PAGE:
Liquor Board inspector accused of consulting for Damian Bohager's newest club
So late last week a small brouhaha rightfully erupted at the liquor board meeting.
Pigtown residents brought to the board's attention that one of the agency's inspectors was consulting for a proposed bar, a no-no according to the city charter. The agency immediately began an investigation into the matter.
So far, as Investigative Voice has reported, the inspector, Don Fitzgerald, has been assigned to desk duty.
But speaking to chairman Stephan Fogleman recently, there's this update: Fitzgerald has decided to take a personal, unpaid leave for a week or two.
And Fogleman said the investigation should be wrapped up by the end of next week.
The problem started at a Pigtown community hearing for a proposed 5,000-square-foot club called Ambrosia that's partially owned by the controversial Damian Bohager, formerly of Fells Point's defunct Bohager's, and one of Maryland's top 50 tax scofflaws last year.
Bohager owed the state nearly $600,000 in unpaid taxes.
At that meeting, veteran inspector Fitzgerald said he was consulting for Ambrosia to help them navigate the tricky process of opening a new club, the residents said.
Residents then presented video of the meeting to the liquor board last Thursday, which began an internal investigation that resulted in Fitzgerald's assignment to desk duty the following day.
By Tuesday morning, Fogleman said, the inspector had decided to take time off on his own dime until the investigation was completed. Executive Secretary Samuel T. Daniels Jr. and chief inspector Ralph Gilliam are conducting the probe.
The board will have to wait on the conclusion of the investigation to vote on Fitzgerald's future, which could include dismissal or a suspension, or, as likely, a slap on the wrist.
Though the city charter forbids inspectors from working with bars that hold licenses, it's not legally clear if it applies to bars that haven't yet received them, like Ambrosia.
In any case, Fitzgerald has retained an attorney to represent him during the investigation, Fogleman said. Fitzgerald couldn't be reached for comment.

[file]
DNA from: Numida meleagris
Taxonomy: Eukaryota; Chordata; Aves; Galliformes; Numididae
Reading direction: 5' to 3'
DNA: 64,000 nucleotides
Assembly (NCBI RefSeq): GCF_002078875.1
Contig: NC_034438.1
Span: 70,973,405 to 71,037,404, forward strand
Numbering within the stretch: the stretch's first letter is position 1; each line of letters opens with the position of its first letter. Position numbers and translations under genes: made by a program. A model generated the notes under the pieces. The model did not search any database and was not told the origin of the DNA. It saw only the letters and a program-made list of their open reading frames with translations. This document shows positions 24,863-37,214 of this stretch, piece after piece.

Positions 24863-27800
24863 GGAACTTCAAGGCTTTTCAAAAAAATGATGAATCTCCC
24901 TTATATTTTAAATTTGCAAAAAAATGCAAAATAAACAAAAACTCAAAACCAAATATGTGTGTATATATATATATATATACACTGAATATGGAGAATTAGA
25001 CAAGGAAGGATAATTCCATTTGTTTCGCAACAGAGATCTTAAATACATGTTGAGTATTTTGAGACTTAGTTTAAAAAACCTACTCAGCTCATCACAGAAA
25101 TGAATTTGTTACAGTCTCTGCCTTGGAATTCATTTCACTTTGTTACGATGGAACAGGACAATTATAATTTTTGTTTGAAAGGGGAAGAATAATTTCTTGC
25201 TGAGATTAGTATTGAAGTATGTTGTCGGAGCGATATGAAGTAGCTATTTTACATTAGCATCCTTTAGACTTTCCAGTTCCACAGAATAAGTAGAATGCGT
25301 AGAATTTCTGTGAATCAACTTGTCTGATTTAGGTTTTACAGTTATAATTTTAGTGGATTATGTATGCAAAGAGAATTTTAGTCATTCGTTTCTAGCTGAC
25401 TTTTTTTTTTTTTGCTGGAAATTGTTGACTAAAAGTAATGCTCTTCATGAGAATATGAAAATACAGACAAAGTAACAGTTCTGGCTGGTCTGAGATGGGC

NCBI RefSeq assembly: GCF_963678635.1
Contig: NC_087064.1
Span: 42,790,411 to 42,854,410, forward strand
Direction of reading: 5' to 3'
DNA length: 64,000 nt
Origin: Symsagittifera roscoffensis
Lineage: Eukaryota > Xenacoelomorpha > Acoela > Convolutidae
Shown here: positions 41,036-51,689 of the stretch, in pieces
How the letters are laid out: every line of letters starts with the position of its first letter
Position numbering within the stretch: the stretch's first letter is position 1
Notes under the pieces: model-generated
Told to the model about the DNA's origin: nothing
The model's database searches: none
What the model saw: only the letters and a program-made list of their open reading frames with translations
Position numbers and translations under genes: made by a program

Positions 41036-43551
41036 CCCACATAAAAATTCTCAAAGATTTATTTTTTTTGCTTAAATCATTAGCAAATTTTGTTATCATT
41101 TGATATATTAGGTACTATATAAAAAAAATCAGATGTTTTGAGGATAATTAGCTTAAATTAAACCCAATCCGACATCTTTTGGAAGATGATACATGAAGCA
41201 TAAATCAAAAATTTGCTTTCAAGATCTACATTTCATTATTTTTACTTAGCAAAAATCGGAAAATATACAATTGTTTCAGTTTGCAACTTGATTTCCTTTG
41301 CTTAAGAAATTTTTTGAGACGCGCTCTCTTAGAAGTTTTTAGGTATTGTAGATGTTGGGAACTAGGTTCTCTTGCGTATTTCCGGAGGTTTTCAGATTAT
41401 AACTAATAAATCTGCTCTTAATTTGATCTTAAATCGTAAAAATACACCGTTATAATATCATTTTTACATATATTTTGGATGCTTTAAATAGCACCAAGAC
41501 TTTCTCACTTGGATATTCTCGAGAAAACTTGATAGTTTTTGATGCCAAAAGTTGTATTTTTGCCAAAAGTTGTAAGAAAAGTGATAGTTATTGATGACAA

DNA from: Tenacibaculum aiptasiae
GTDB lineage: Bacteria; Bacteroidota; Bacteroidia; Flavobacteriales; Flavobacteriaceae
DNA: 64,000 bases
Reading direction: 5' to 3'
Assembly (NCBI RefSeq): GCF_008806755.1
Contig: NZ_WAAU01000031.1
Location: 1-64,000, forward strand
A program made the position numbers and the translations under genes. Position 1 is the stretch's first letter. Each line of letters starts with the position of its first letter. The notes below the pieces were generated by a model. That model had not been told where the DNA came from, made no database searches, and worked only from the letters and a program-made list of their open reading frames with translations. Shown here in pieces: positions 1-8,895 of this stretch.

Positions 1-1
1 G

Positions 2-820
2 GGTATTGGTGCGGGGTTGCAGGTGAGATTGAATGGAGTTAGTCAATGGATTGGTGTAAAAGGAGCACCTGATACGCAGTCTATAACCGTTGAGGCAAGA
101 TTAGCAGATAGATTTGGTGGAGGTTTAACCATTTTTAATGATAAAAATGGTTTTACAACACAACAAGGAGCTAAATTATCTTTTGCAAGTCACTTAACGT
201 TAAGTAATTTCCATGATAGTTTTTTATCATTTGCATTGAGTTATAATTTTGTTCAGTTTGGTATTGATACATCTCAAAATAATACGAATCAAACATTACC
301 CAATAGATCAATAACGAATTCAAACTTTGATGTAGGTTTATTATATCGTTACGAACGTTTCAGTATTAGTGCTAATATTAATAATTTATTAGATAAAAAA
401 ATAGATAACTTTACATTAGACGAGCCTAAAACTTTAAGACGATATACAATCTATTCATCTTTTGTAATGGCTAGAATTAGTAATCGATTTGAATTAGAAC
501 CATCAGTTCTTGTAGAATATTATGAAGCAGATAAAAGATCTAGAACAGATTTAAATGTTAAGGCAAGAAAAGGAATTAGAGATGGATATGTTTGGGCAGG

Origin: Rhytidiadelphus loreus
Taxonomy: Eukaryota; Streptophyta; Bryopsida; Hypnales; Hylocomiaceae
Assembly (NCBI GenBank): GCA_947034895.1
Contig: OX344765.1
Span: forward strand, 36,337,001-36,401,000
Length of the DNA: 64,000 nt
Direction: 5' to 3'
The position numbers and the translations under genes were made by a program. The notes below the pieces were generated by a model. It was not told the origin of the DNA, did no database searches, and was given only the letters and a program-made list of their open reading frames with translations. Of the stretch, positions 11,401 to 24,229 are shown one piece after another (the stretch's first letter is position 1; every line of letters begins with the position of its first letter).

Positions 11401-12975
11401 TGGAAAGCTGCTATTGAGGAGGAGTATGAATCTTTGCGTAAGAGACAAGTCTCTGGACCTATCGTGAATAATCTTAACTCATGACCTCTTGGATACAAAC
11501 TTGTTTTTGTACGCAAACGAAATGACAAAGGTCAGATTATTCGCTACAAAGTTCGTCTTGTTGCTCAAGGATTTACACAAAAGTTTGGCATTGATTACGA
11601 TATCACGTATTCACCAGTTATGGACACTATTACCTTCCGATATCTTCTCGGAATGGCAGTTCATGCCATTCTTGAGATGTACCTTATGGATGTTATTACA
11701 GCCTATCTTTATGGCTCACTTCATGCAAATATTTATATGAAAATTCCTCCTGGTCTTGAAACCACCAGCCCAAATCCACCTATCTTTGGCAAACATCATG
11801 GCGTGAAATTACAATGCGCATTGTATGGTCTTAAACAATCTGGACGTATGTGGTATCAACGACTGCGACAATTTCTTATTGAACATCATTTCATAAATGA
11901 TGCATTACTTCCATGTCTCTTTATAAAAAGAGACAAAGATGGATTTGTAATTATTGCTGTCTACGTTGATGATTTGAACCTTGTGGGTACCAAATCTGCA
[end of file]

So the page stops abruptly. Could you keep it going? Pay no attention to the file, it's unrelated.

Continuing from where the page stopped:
While the chairman declined to comment on the specifics on the case, or the discussions that have already taken place, he was equally vague about the investigation's possible outcome, just saying, "It's always disappointing when an accusation of impropriety happens."
The return of Bohager's?
Of course, the other interesting aspect of this story is the return of Bohager, who has been without a megabar of his own since his namesake bar, famous for its college nights and foam parties, closed in 2004.
Back when he quit, to make way for a pricey apartment complex, he told the Sun a megabar - Bohager's held about 1,250 people - wasn't in his future.
But Ambrosia - where he is one of three prospective owners - would occupy a massive chunk of real estate on the 700 block of Washington Boulevard in Pigtown. And its description sounds like vintage Bohager's: it would have a staff of 15, a full menu, live entertainment, and off-duty police for security.
Residents are concerned the neighborhood will be overwhelmed by its patrons and have been circulating e-mails protesting the club.
The latest came on Wednesday, when the Washington Village Development Association, in an e-mail forwarded by the neighbors' group Pigtown Public Safety, asked residents to write letters of opposition against an Ambrosia.
Sounds like Bohager hasn't lost the touch for controversy.
Photo: Damian Bohager outside Bohager's in 1998 (Baltimore Sun)